Anderson’s Madoff Bill Fails in Committee

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Senate Bill SB 157, sponsored by State Senator Joel Anderson (R-Alpine) was recently defeated by the California State Senate Governance and Finance Committee in a vote of 4-2-3, with three abstentions.

Five votes were needed to pass the measure.

The proposed legislation would have provided relief to California victims of the fraudulent Bernie Madoff Ponzi investment scheme. States such as New York and New Jersey have already passed similar legislation.

Senate Bill SB 157, sponsored by State Senator Joel Anderson (R-Alpine) was recently defeated by the California State Senate Governance and Finance Committee in a vote of 4-2-3, with three abstentions.

Five votes were needed to pass the measure.

The proposed legislation would have provided relief to California victims of the fraudulent Bernie Madoff Ponzi investment scheme. States such as New York and New Jersey have already passed similar legislation.

“The state should not gain from a criminal act perpetrated against the victims of a swindle,” Anderson said.

The defeat of the measure prompted the following statement from Anderson: “It is a sad day in California where some senators vote to benefit from crimes committed against Californians.”

Opponents of the bill argued that many people have been victims of scams and have been cheated of their money. Those people have not received the tax benefits granted by the IRS and proposed in Bill SB 157.

Senators Mark De Saulnier (D-Concord), and Lois Wolk, (D-Stockton), chairwoman of the committee were the two dissenting votes.
According to Wolk, this law does not benefit all Californians who suffered financial losses due to a fraud.

“Madoff investors were victims of a terrible fraud, and were not protected by the federal agencies charged to do so,” she said.

“However, many other Californians have seen their hopes and dreams ruined in recent years, having lost their homes, savings, and retirement accounts, due to similar fraud and neglect. I opposed this bill because it allowed unique tax benefits solely for Madoff investors, when tax laws should apply equally to everyone.”

She also questioned the equity of providing a “unique benefit” to one set of taxpayers to the exclusion of others.

It was argued that the bill benefited only those who suffered from the Madoff Ponzi scheme, that these victims were selected for special federal tax treatment, while neither the victims of the AIG stock investments, real estate frauds nor, victims of other types of fraud stood to benefit from this bill.
“The tax code has far too many special carve-outs, and benefits for the few always have to be paid for by higher taxes or reduced services for everyone,” Wolk said.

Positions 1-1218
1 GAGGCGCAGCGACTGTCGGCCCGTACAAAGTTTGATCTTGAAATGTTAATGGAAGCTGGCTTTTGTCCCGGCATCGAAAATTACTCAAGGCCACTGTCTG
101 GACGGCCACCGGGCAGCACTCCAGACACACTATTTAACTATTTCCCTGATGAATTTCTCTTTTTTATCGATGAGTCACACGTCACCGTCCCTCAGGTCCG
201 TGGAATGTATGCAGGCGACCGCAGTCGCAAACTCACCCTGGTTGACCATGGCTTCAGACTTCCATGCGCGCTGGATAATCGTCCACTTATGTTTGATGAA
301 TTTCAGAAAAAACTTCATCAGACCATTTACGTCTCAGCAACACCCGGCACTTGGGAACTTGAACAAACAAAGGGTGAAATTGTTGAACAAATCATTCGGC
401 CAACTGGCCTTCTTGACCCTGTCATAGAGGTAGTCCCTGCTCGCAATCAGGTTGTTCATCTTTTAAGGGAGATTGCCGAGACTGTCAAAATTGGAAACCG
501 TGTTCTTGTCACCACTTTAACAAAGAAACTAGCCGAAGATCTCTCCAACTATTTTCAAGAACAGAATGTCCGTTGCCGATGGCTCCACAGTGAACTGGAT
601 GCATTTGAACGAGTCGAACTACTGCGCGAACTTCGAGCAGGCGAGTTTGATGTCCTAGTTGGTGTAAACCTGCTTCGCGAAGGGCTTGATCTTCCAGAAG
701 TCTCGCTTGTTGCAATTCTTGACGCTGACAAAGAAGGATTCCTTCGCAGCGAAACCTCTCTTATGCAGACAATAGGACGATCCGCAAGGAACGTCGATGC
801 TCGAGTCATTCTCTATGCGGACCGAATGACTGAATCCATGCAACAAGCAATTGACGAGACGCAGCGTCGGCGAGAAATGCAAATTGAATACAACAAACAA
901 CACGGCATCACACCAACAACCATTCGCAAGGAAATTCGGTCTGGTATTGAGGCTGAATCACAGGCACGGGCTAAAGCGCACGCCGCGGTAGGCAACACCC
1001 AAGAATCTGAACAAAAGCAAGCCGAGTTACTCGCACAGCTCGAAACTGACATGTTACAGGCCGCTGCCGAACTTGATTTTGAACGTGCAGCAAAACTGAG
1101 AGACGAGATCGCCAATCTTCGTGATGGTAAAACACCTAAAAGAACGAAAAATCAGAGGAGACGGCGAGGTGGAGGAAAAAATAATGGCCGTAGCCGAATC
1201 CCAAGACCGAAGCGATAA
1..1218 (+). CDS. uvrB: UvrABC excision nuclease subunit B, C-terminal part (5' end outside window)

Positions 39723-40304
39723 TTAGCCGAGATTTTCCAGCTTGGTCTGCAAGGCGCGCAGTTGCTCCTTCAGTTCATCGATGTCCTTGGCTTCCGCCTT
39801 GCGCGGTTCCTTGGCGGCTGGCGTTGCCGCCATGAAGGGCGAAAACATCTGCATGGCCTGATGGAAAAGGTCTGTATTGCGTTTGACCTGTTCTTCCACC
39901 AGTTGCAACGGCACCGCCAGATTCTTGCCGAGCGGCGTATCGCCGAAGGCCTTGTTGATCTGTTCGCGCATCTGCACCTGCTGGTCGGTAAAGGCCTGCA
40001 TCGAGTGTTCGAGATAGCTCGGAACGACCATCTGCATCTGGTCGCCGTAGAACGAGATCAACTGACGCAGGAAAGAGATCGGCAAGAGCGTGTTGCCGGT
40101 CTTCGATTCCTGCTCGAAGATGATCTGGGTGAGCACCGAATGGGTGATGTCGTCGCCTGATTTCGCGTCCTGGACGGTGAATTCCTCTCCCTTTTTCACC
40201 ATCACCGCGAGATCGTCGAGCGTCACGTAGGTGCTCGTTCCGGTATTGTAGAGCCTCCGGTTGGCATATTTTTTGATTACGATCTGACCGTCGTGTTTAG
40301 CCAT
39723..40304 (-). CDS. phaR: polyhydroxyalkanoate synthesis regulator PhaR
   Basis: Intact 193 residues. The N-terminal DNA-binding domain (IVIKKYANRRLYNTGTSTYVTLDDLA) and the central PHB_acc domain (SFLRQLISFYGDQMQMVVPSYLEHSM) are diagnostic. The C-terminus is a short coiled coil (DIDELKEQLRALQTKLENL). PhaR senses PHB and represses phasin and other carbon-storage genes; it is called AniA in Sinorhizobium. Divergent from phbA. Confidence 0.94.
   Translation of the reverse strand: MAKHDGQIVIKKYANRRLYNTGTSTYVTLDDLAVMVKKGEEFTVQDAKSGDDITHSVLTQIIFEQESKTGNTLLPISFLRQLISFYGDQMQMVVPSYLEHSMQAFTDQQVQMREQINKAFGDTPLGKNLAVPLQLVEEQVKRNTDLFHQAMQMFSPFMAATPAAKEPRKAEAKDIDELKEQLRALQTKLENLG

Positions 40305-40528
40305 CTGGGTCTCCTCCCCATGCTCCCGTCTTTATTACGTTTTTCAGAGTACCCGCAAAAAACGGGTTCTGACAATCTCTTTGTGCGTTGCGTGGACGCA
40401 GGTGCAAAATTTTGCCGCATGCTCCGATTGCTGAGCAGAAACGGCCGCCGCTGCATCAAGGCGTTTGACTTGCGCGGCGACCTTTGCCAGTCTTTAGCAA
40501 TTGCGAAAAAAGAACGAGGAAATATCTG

Anderson’ s office did not have a specific figure on how many Californians would benefit from the bill nor, had knowledge of any taxpayers in the senator’s 76th district who stood to benefit from the favorable deductions afforded under the measure.

They did confirm, however, that “several hundred” would have probably been affected by this legislation.

Under the provisions of this law, California taxpayers who suffered financial loss as a direct result of Madoff’s fraud would have been legally permitted to deduct some of their losses under the Internal Revenue Service “net operating loss carry-over” procedures.


The proposed bill which would have benefited several hundred people was written to “conform state law to federal law” by incorporating the provisions of the IRS issued Revenue Ruling 2009-9 and Revenue Procedure 2009-20.


This ruling provides that financial losses suffered as a result of fraudulent investments schemes can be interpreted as “business” losses rather than “capital” losses for state and federal tax purposes.

This would allow the victim to apply those losses as “net operating losses in their income tax returns.

The passage of the Bill would have barred the state Franchise Tax Board (FTB) from challenging the mitigating formula that would apply under the provisions of SB 157 in conformity with federal law.

Under general California tax law, the victim’s losses would be considered “capital losses” and would be subject to the applicable tax deduction limitations.

Revenue Procedure 2009-20 provides victims an option to take advantage of its “ safe harbor ” provision as an alternative tax computation formula that mitigates against unfavorable tax consequences.

Taxpayers, who without fault of their own in their investments fell victim to criminal fraud and suffered substantial financial losses such as in the Madoff case would be eligible to take advantage of this option.

Under this procedure, the taxpayer can apply the losses to past taxable years and receive refunds for previous taxes paid.

He may carry back up to two years and forward up to 20 years the portion of the net operating loss attributable to the criminal investment.
According to the state Franchise Tax Board, the passage of the bill would have result in a loss of revenue to the state at a time of great financial crises.

The stated losses would have been approximately $20.4 million in the years 2010-11; $6.9 million in 2011-12; $4.3 million in 2012-13; and $900,000 in 2013-14.

Although, more recent analysis forcast only a $500,000 loss in state tax revenue.

State Treasurer Bill Lockyer, who supported the measure, disagreed with the dissenters.

“It is important to recognize this is a matter of fairness, what is fair to Californians who in good faith invested with criminal swindlers, and what the state can do to lessen the damage for those whose finances and future have been wrecked by scams,” he said.

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